12. Mike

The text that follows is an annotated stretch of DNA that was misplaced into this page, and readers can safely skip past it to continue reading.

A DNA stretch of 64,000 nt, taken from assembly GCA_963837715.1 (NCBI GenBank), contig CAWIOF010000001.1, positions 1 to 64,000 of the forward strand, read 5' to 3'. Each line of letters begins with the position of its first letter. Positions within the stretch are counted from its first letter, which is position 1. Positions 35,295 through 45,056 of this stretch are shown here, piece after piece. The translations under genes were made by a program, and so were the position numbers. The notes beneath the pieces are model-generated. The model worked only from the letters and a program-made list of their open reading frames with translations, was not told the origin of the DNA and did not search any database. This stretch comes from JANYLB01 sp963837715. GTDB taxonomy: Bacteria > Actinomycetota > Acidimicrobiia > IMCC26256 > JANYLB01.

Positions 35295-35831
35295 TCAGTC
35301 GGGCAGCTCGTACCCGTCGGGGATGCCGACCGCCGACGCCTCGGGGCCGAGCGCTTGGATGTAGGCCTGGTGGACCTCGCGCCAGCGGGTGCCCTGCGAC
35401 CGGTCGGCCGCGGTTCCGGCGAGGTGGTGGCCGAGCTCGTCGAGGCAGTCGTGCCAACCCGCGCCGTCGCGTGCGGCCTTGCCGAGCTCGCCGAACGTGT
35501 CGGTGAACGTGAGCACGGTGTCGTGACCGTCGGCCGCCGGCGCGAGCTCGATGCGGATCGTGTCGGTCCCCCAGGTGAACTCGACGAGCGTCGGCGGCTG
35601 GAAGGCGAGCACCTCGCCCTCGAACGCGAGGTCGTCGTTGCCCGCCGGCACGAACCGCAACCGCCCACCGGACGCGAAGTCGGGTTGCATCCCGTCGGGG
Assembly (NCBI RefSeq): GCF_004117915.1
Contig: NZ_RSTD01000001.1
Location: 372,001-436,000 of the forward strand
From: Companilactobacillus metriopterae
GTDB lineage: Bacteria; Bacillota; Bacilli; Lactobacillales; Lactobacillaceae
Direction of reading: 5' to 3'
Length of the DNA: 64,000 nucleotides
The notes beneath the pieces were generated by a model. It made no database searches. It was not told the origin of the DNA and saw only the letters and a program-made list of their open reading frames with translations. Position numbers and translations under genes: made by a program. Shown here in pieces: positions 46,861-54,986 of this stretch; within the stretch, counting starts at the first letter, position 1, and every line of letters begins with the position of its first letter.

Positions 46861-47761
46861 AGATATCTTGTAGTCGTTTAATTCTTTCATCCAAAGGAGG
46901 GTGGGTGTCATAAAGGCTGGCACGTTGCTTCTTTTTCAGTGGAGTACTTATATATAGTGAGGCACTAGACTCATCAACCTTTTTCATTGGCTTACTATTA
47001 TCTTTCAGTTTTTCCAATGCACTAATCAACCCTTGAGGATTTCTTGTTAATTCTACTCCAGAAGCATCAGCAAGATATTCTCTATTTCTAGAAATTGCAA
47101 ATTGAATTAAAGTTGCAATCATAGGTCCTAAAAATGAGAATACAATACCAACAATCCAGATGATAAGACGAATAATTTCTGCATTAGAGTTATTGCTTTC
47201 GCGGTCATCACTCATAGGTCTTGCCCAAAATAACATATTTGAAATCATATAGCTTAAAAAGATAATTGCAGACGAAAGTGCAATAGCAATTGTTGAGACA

Heinkel He 111-H3 (48261) 1:48